During 2020 and into 2021, the coronavirus (COVID-19) pandemic has made it increasingly difficult for residents and patients served by long-term post-acute care (LTPAC) organizations to be safely seen by physicians in a timely manner. The challenges have cut two ways: patients and residents have risked their health by traveling outside their facility or home to a doctor’s office, while physicians also have borne risk by traveling to LTPAC facilities— many of which had significant numbers of COVID-19 infections.
As a result of all this, residents haven’t gotten the care they need when they needed it most, medical outcomes have suffered and quality of care has been impacted.
Thankfully, there is a solution—one that’s existed for years, yet hasn’t been fully embraced within the LTPAC realm until now: telehealth.
Adoption of telehealth – i.e., the delivery of health-related services and information via electronic information and telecommunications technology – by LTPAC organizations has been unnecessarily slow in years past, due partly to lack of education and training. That said, the current pandemic is compelling facilities to revisit telehealth and find ways to integrate it throughout their care continuum. The good news: Telehealth is proving itself time and time again as a viable and effective means of providing the care that residents need while keeping them, physicians and your staff safe.
There are four basic types of telehealth used in healthcare settings, including LTPAC organizations:
Synchronous (aka, real-time interactive systems), which refers to the interactive delivery of health information in real time. Synchronous telehealth often utilizes technologies such as videoconferencing to connect residents with physicians and other health practitioners. Synchronous telehealth also can occur through what’s called a facilitated virtual visit (FVV) where diagnostic equipment is located near the resident, and the physician and/or practitioner is remote. A medical assistant utilizes the equipment to collect vitals and other diagnostic information (e.g., weight, blood sugar, heart rate, blood oxygen levels), then transmits the data to the remote provider.
Asynchronous (aka, store-and-forward), which is the electronic transfer of resident health information (e.g., medical history, images, reports) to be used by a healthcare provider. With asynchronous telehealth, the health information that is transmitted is reviewed later by a healthcare provider.
Remote patient monitoring (RPM), whereby health data is collected in one location and electronically transmitted to a healthcare professional in another location for monitoring and review. Providers can track residents’ progress over time and receive real-time alerts if data indicates warning signs or declining states.
Mobile health (mHealth), which, as defined by the World Health Organization, is “…use of mobile and wireless technologies to support the achievement of health objectives.” Simply put, mHealth uses smart devices (e.g., tablets, mobile phones) and software applications to support activities such as monitoring blood sugar levels and weight and in the end, enhance service delivery.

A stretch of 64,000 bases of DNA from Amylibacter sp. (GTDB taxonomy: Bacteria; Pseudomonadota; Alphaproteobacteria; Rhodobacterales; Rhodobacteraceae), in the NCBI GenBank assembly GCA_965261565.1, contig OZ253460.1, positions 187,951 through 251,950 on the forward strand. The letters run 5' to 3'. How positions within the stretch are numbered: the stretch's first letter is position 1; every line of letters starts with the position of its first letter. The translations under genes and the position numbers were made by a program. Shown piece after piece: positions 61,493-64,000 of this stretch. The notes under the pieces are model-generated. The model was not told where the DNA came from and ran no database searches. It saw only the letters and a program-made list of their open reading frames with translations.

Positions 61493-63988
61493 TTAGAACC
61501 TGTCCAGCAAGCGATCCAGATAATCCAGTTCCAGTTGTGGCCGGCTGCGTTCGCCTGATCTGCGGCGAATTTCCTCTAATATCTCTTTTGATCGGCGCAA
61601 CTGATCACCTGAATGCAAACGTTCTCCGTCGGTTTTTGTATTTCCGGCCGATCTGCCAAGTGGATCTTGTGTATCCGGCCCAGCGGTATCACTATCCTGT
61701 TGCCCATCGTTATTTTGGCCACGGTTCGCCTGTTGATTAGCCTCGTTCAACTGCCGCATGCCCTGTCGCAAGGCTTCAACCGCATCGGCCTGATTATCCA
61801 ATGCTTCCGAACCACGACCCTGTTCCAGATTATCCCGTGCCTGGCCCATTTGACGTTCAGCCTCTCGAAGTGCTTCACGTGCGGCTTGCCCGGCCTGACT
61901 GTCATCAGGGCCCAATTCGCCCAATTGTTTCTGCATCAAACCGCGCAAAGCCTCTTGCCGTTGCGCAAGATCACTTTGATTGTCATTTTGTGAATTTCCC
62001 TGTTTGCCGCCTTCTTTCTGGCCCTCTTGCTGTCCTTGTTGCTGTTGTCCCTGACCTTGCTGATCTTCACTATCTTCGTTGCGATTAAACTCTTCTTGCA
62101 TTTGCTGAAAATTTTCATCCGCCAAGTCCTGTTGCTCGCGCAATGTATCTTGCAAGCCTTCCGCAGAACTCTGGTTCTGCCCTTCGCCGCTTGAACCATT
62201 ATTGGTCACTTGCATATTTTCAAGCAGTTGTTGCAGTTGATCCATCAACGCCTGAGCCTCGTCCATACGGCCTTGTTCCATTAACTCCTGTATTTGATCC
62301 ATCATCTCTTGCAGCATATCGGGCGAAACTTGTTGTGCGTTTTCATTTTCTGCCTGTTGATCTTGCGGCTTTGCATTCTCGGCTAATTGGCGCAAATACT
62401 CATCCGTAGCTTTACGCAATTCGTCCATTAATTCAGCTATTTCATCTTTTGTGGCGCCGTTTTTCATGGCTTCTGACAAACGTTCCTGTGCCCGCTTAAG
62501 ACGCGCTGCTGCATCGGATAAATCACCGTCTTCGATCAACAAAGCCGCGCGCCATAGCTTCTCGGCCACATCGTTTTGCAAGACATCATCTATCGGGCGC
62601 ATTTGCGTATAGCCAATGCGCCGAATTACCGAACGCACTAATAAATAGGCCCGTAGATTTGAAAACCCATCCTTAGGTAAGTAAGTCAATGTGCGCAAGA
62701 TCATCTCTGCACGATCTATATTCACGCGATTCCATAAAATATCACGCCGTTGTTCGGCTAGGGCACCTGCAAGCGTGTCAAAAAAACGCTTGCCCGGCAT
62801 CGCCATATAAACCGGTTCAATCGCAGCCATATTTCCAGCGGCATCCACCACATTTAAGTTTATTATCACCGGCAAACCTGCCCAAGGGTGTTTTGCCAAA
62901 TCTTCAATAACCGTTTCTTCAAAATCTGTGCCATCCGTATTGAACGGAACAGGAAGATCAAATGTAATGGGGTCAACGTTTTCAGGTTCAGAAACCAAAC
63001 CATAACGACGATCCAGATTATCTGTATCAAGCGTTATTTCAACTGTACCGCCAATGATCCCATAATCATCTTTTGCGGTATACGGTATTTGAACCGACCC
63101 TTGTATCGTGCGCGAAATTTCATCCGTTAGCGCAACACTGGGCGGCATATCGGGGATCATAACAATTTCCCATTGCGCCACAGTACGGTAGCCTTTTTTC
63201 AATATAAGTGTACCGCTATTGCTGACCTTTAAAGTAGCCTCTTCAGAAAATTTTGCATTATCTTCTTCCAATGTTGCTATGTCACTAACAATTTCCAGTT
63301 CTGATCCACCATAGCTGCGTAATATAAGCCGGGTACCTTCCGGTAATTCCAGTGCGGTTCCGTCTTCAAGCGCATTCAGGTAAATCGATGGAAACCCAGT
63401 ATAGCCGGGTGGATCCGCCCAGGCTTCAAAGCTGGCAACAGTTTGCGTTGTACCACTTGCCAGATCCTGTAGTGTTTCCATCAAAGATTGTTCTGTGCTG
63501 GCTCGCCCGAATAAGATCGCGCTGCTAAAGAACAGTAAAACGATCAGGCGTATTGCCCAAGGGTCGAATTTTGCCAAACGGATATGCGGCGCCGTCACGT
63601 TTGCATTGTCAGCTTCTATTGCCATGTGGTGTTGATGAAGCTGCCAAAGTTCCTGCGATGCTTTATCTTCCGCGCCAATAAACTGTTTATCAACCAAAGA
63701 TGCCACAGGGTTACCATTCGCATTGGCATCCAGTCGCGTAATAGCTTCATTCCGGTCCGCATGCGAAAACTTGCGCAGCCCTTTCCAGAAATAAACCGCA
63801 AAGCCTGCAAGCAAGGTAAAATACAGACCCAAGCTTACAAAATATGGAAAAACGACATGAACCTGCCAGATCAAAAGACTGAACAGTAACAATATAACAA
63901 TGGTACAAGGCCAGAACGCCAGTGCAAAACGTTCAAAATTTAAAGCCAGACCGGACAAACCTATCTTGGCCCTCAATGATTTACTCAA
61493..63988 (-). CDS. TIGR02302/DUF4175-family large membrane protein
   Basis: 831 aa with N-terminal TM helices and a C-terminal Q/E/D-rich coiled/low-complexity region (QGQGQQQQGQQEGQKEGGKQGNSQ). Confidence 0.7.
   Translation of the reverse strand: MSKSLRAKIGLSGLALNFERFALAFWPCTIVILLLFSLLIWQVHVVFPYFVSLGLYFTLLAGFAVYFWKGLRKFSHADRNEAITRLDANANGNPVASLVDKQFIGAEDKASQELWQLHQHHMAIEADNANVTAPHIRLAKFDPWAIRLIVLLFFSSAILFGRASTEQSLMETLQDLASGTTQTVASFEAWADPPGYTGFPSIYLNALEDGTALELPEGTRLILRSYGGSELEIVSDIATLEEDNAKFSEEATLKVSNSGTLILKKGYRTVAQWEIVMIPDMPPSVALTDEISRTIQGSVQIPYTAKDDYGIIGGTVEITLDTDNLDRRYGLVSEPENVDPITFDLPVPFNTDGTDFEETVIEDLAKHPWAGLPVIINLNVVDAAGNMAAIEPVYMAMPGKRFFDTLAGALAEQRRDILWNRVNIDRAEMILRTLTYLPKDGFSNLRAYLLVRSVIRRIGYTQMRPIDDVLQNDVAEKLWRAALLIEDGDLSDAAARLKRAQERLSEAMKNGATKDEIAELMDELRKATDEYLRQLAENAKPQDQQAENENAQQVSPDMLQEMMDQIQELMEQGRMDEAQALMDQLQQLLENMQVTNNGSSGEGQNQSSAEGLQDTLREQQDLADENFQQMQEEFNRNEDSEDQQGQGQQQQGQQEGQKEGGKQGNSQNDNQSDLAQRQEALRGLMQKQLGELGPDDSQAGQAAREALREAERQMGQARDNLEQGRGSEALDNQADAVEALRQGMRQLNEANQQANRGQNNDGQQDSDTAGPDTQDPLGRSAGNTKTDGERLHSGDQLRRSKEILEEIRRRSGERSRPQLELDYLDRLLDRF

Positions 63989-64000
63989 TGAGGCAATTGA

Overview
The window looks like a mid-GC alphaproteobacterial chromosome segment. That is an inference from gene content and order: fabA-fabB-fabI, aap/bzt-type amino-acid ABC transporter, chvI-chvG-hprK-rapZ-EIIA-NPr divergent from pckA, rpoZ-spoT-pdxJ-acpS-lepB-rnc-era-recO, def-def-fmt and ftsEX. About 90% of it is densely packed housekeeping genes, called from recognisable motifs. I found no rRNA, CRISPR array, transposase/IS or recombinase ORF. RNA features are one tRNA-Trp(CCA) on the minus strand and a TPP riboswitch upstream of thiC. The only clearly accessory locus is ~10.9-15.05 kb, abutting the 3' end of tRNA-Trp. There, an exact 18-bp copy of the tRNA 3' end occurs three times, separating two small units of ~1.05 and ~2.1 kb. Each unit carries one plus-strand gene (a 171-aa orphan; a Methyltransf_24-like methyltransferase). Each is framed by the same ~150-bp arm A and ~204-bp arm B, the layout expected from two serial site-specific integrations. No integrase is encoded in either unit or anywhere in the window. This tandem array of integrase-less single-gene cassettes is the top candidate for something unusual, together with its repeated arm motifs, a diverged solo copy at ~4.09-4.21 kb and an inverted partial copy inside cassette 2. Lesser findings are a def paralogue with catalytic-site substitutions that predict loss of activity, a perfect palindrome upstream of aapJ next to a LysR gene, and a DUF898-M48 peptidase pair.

So, how can each telehealth type be most effectively used by LTPAC providers?
Synchronous Telehealth Synchronous telehealth most often is used to conduct general exams and assessments, and diagnose immediate concerns. It is convenient for all parties involved, and its virtual nature helps protect immunocompromised residents from health risks associated with exposure in outside environments. Synchronous telehealth also is useful in building and nurturing relationships between residents and physicians; they’re not in the same physical location, but there still is one-on-one interaction that provides comfort to residents and provides physicians with signs and insights that help inform decision-making. Additionally, it often occurs more quickly than traditional in-person physician visits.
Asynchronous Telehealth Asynchronous telehealth, meanwhile, helps providers take a step back and analyze all resident information collected in order to identify changes and trends over time—all without having to make split decisions in real time as with synchronous telehealth. Overall, it enables providers to apply evidence-based care practices to make the best diagnosis and treatment decisions.
RPM RPM is well-suited to keeping tabs on residents with chronic conditions in their homes or facilities, which frees them from the burden of making daily or frequent trips to physician offices. With regard to RPM, resident data generated through tools like Rosie Connect (which manage vital signs) can be wirelessly transmitted into a facility’s EHR system and accessed remotely by physicians to make better informed decisions on care. There are also devices that help ensure clear P-wave captures on ECGs.
mHealth mHealth like RPM, can help to identify health trends in residents upstream, which, in turn, helps physicians make optimal recommendations for treatment. It is used extensively to obtain information that can be used to diagnose illnesses and track diseases—particularly in remote areas where doctors and nurses may not be physically present when treatment is needed. Additionally, many healthcare organizations use it to facilitate training and education.
Obviously, if a resident and physician are in the same physical location, and assuming risk of infection is low, an in-person visit or consultation is likely the preferred option. But more and more, LTPACs are utilizing telehealth to enhance outcomes while keeping all parties –residents and caregivers – safe.